How do French retirees really live? | | Business and economic news

French President Emmanuel Macron has announced after months of protests, violent clashes with police and a government accused of betraying the constitution. most dramatic change To the national pension in one generation.

Until recent reforms, French workers were legally allowed to retire at age 62. Macron raised that age to 64.

Historically, pensions have been a major political flashpoint in France, and this current showdown between government and workers follows. Unstable as usual.

“Every country has a sacred cow,” Professor Nicholas Barr of the London School of Economics European Institute told Al Jazeera. “In France, changing your pension age is a very sacred cow.

“To give another example of a sacred cow, in the United States we only mention public involvement in health care when we instantly hear the cries of ‘communism’ and ‘socialism. In the UK, bringing the slightest hint of a private delivery to the National Health Service immediately raises cries that it betrays all principles of the NHS.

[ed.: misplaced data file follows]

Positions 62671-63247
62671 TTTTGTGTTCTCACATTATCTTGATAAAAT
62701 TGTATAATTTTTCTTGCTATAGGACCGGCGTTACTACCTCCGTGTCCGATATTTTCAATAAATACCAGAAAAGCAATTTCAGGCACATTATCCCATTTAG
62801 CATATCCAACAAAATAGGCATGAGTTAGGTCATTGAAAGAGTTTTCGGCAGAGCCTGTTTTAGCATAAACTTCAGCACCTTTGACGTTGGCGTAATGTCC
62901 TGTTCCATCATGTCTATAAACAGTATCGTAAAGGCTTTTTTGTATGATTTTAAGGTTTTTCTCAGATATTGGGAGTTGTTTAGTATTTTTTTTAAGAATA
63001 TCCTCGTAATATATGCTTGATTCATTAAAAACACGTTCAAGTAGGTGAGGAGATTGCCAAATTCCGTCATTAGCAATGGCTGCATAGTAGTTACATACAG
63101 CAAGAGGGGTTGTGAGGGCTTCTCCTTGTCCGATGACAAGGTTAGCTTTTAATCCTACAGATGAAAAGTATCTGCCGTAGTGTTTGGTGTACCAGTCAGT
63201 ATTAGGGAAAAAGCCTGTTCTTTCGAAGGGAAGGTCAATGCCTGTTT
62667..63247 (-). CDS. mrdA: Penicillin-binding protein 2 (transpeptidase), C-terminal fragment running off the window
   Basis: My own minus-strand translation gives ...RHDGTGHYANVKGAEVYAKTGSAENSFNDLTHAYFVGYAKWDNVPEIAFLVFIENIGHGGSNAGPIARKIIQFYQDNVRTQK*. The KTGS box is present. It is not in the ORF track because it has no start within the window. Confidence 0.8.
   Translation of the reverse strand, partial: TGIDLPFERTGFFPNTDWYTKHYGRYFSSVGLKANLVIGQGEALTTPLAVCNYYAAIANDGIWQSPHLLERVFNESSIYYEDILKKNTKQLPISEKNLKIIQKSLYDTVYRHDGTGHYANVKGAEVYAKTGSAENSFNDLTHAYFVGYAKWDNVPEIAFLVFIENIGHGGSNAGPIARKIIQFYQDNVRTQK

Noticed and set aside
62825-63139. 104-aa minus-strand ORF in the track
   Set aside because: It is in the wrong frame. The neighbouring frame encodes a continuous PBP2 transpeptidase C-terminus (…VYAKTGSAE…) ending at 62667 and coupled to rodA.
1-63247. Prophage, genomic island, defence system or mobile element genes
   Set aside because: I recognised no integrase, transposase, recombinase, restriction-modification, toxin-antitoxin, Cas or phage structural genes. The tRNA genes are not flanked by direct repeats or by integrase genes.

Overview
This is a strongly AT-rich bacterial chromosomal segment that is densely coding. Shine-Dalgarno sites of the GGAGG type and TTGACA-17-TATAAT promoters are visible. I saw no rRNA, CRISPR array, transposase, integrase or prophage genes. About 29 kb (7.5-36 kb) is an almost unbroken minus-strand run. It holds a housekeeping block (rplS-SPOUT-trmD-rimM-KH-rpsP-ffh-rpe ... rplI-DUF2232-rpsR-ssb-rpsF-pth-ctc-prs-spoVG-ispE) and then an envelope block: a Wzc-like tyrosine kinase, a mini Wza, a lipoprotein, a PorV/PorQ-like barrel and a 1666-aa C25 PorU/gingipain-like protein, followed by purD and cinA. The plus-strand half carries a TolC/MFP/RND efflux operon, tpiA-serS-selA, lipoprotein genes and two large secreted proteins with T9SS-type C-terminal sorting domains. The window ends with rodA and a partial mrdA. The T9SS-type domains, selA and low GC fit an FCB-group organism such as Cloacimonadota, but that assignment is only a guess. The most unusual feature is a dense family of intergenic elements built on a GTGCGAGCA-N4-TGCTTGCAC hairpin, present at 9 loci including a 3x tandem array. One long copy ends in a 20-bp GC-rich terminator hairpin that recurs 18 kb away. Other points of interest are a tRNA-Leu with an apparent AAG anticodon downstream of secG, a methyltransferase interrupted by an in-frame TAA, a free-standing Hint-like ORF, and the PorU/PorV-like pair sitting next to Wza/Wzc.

“And in France, the third rail equivalent to this is pension age. In my view, it is totally unsustainable.”

France has the lowest eligibility age for public pensions among European countries and spends a lot of money to support the system.

This is especially true for young workers in the public sector, such as education, transport and energy, who pay higher than average taxes and earn lower wages, but find that they are rewarded by leaving their jobs relatively young. It is based on the “prepaid” assumption that New generations are living in good health and in equal comfort because they have the public funding to do so.

There are exceptions to this system, such as farmers and farmers who are classified as self-employed and generally belong to the private sector on private farms. This means that only a portion of the public pension is available, despite its importance to French society.

Pension programs are currently facing financial challenges due to demographic changes (an aging population and significantly lower fertility rates), straining the finances of the system.

France vs. Its Neighbors